Do the same experiment with a white wine, chilling it down to 40 degrees. Notice how it “opens up” as it warms up, showing both more taste and smell. Again, when it gets too warm it will begin to show signs of disharmony. The goal is to find thetemperature where, for your taste buds, the wine presents itself at its best.
When it comes to wines with cute names I would exercise caution.
Some of them are enjoyable and offer good value, but in general I’ve
found there is a better price/quality ratio to be found in other
inexpensive wines that don’t resort to this kind of marketing gimmick.
Keep in mind we live in the “golden age of wine.” Never in history has
there been so much good wine available at such reasonable prices. It’s
because of this glut of wine that some producers feel they have to catch
the public’s attention with snappy (or sappy) names like Fat Bastard or
Drunk Frog. These wines being generally inexpensive, my best advice
is to give them a try and see if you like them; but don’t stop with them.
Which leads me to my next bit of advice: develop a good, on-going
relationship with a reputable wine merchant. Don’t be shy about telling
him or her how much you want to spend and what you like and dislike.
Over time the merchant will get to know your preferences and will be
able to recommend new things. If they’re a really good merchant, they
might from time to time recommend a more expensive wine in the hopes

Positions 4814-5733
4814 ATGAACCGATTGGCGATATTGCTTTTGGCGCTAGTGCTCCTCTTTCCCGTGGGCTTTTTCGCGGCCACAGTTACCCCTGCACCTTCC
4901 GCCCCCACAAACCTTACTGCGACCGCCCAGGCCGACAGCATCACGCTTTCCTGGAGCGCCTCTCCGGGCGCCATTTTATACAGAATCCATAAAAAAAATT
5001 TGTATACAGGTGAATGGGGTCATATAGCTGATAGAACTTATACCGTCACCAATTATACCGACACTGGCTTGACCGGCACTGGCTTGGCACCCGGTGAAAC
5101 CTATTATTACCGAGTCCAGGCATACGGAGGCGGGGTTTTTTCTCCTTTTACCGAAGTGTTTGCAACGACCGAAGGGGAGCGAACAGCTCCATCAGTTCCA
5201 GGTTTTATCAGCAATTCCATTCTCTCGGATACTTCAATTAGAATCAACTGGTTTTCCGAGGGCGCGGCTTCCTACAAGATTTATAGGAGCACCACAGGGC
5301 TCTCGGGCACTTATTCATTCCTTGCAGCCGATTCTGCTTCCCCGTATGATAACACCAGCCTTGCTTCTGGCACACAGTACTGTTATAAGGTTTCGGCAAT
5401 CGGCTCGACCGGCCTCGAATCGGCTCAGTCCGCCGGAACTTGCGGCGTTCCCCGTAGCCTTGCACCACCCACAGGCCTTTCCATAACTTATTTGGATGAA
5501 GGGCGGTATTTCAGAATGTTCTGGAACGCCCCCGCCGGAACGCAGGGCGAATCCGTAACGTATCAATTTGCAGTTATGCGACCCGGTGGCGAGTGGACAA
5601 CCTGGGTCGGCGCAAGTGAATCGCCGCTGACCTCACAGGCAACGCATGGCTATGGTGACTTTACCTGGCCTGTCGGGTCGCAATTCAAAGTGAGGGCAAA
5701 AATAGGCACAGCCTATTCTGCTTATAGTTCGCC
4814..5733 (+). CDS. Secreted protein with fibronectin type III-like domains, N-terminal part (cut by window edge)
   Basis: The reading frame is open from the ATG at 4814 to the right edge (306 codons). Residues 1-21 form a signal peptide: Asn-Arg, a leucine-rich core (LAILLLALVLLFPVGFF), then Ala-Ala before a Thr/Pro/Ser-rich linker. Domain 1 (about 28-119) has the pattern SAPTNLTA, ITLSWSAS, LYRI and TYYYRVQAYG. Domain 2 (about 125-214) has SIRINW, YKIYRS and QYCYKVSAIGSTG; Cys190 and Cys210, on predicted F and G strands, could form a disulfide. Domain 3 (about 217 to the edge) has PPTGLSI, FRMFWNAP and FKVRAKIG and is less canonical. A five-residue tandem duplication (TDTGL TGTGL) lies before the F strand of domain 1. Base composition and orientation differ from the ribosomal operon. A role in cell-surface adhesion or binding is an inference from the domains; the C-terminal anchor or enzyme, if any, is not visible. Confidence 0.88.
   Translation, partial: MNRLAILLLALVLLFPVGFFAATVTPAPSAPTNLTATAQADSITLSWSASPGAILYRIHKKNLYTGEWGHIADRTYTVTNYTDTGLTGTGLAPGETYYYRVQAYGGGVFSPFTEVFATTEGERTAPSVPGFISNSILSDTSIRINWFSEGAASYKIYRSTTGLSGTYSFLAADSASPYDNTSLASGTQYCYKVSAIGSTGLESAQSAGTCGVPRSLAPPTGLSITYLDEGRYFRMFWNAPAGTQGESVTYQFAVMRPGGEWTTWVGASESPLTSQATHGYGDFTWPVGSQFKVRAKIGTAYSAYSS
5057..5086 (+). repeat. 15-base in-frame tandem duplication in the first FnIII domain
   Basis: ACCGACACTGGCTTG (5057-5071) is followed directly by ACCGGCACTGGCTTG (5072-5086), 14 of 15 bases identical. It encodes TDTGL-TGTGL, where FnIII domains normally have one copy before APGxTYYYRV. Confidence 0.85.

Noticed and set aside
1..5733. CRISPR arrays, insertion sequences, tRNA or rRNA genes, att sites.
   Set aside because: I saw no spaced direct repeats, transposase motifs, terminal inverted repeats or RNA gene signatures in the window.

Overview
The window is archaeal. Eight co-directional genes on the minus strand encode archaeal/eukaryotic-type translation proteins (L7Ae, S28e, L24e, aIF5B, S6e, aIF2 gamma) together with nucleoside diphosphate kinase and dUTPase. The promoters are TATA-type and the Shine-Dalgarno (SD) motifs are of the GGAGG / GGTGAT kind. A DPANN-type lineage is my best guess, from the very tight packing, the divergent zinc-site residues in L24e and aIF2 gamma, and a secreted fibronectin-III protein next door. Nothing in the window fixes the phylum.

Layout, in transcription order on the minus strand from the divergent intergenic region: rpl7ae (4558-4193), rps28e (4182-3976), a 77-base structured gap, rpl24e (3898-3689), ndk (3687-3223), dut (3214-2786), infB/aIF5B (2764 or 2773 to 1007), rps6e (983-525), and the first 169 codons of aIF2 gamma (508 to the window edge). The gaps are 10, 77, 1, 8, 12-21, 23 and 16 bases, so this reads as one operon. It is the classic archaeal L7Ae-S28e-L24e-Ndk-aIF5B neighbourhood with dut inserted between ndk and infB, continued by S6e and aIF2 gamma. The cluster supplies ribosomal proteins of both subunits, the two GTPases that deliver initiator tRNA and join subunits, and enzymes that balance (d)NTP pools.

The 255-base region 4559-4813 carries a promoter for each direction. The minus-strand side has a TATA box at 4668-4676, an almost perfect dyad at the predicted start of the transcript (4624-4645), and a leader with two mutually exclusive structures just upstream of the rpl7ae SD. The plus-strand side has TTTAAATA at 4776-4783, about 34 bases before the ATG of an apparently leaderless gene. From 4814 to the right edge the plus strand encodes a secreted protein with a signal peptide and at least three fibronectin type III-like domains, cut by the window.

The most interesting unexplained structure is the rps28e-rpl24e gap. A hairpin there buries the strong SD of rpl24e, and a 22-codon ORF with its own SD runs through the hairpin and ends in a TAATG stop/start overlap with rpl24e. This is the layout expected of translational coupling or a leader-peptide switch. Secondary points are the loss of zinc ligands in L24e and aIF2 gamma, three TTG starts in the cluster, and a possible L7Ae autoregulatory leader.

of helping you broaden your tastes. Their goal will be to help you
develop your appreciation. All the good merchants I know love wine
with a passion and are not into it only for the money. They would rather sell you a $10 bottle you truly love than force something more expensive on you.
So when you visit a merchant give him or her your honest reactions to
the last bottle or bottles you drank. Use whatever words you're
comfortable with, but let the merchant know if the wine pleased you or
not, and why. If it was too sour, or tasted like turpentine, then say that.
If it smelled just like grapefruit (New Zealand Sauvignon Blancs smell
this way), and you liked that smell and taste, then say so. All this will
help the merchant find wines you enjoy.
Also very, very important: never forget that wine is meant to accompany
food, and what it is served with will have an enormous impact on the
way you perceive it. Aside from serving wine at the wrong temperature,
more wine is ruined by being married to the wrong dish than anything
else. Therefore, if you’re buying a bottle to go with a particular meal,
make sure to tell the wine merchant what you plan to serve. They will
then be able to suggest wines that will either enhance the dish by having
similar flavors, or else complement it by offering contrasting qualities,
as for example when sweet is used to set off sour. Matching food and
wine is not difficult; all it takes is some imagination, an experience of
how wines taste, and a little knowledge about why they taste as they do.
There are many good books that discuss wine in general and pairing it
with food in particular. The two I would most highly recommend are by
the same woman, Andrea Immer. The first is titled Great Wine Made
Simple and the other is Great Tastes Made Simple. These two books
together will expose you to everything your really need to know about
wine. I predict they will also encourage you to taste lots and lots of